MOKB Interviews : The Rosebuds

[image title=”rosebuds” size=”full” id=”19927″ align=”center” linkto=”full” ]

When Kelly Crisp sings, “I wanna feel something way out here. I need something to happen now, even if it fucks me up… Come visit me way out here. I need you to see me, even if it makes it worse,” it might just make you shiver — you know that feeling. We all do — agonizing over lost love, knowing a phone call might be a quick fix for what seems like a chronic condition.

The track, Come Visit Me, is one of the more wrenching cuts from The Rosebuds’ latest record Loud Planes Fly Low, and it’s among good company — the album was written and recorded following the break-up of Crisp and co-Rosebud Ivan Howard. At times, it seems almost invasive to hear these 10 tracks, all wounded, haunting and redemptive guitar pop. But out of heartbreak comes hope — and Crisp is the first to say it. Before Loud Planes Fly Low drops on Merge on June 7, Crisp told MOKB about how the album brought her back to earth.

The band’s been releasing albums for almost a decade. What’s your feeling going into the release of Loud Planes Fly Low?

I cannot tell you how happy I am — it has been a transformational experience for both of us personally. It was a healing experience. I feel so proud of us for doing it. We’ve been in this band for so long, but I feel like this is our first record. We’re a new band from doing this. We haven’t had a record do that yet.

MOKB: What’s your favorite song on the record?

Kelly Crisp: My favorite song is A Story, this really long, weird jam. There’s this crazy drum solo in the middle of that song, and it feels like it’s going to fall apart. But it falls back into place at this moment when it’s built so much tension, so when it finally happens, you’re thinking ‘I was so worried!’ There’s this amazing release, and you feel like everything’s going to be OK. That moment is my favorite on the record.

MOKB: There’s a very somber, plaintive, but beautiful vibe to the album. How much does that vibe reflect how you were feeling while making it?

KC: It’s a one to one correlation —100 percent. I don’t want to say ‘scary,’ but it feels good to be this honest with yourself. It is a scary thing to think how other people will listen to this, how they’ll understand what we’re doing. We didn’t think about that — we just tried to focus on being honest. The way the songs came together between us, we were just communicating so well. It’s like two people in a foreign country speaking different languages, then they find out they have one language in common.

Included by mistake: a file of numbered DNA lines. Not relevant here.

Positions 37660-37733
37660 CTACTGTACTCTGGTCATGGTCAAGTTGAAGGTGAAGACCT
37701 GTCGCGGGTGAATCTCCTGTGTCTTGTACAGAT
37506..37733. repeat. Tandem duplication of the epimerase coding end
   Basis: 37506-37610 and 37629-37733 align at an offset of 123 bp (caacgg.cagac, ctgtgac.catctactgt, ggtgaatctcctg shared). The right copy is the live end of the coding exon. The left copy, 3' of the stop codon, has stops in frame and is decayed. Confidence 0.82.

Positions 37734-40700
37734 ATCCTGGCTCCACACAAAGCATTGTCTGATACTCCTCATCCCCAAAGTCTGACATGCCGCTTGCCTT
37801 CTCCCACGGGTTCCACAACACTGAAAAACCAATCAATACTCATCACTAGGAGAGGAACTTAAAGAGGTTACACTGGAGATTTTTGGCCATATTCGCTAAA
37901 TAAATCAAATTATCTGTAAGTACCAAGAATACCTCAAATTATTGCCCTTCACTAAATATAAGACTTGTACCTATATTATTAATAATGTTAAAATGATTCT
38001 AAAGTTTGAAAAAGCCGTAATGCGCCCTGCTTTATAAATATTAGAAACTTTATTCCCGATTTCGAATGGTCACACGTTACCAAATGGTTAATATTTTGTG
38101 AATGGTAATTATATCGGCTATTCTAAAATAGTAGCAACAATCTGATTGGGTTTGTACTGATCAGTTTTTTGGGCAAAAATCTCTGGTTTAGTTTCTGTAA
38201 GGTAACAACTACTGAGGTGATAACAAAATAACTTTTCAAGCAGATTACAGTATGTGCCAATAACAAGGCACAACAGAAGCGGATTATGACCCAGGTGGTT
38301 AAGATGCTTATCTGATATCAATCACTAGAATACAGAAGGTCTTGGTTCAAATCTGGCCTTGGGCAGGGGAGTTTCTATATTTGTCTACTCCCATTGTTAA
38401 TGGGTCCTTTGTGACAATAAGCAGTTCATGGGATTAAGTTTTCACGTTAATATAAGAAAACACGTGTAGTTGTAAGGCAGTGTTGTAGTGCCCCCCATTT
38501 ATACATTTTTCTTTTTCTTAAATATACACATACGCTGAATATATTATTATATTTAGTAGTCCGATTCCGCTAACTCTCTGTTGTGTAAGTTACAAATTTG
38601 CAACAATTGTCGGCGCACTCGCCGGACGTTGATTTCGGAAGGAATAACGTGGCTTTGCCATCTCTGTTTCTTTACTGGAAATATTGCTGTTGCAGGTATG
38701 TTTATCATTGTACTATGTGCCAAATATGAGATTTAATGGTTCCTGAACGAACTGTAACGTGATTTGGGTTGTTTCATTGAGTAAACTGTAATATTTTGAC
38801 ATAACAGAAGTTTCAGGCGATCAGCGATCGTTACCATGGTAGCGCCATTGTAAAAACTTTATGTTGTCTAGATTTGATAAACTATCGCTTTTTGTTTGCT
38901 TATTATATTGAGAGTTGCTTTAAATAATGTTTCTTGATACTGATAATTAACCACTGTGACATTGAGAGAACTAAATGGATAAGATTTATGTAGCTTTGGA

The vibe of the record is the honest truth about what was happening between us every step of the way. Every moment of this record is meaningful in some very real way. There were times when everyone who was in the room would just stop and look down and let tears out, then continue. It’s like encountering a wild animal sometimes, when you see someone being so honest. To figure out how to put that into music felt so incredible.

MOKB: I know that your marriage with Ivan ended before the creation of Loud Planes Fly Low. Was there ever the sense that the band would disappear?

KC: No. We knew after the last record that our marriage was going to end. Everything was transforming — we as people were different. But there was never a question. It’s like saying to a couple breaking up, ‘Do you not want your kids anymore?’

MOKB: What kind of timeline were you dealing with  — did you dive right back into the Rosebuds?

KC: We really didn’t formalize a schedule. It wasn’t time to make a record, then one day, it was. But we were afraid to say these really honest things to each other. It doesn’t come naturally to start telling really intimate and big ideas to each other — you have to fight your way into. It caused us a lot of trouble. When we started the record, we weren’t there. The songs weren’t doing what we wanted, they didn’t sound right. And once we started communicating directly with just guitars and voice, there was this feeling that we won.

Then it was very natural. We never had a timeline about how to record this. We ran over a few deadlines as well — we’d look at each other and think ‘We don’t care about a deadline or a release date.’ We didn’t have a record yet.

MOKB: Were there any lyrics that Ivan brought to the band that really caught you off guard?

KC: There’s an interesting thing that happens in writing a lyric for the other person to sing. I wrote this one lyric; then when he strummed the guitar and I heard him sing it, though I’d written it, it became authentic. I needed to hear him say it. It’s funny to write together, especially something this emotionally charged – [the lyrics] could’ve been rejected. He could’ve said, ‘I don’t feel that way.’ But instead, it was a cleansing experience. We wanted to, and had to, express what we needed to say.

MOKB: With the release of the album, I’m sure you know that people are going ask about the story behind this record, and what happened with you and Ivan. Frankly, are you dreading the press cycle?

KC: I was in the beginning, but the first interviewer who called said ‘I want you to know this record really hit me deep inside, and I found myself crying for my own situation. I really was affected by it.’ That’s the weirdest and best way to start an interview. But just like today, you called and said it was beautiful; that makes me feel like ‘OK, I can tell you.’

MOKB: Is there anything else you want people to know about the album?

KC: We threw everything we had into this record that needed to be there, and not a single thing more. We knew when it was finished, and we knew when it was too much. There was a time when I felt really uncomfortable in my own skin and self-conscious – you go through this weird period of transition where you’ve lost a relationship. But when we realized how to communicate in this record, it solved everything.

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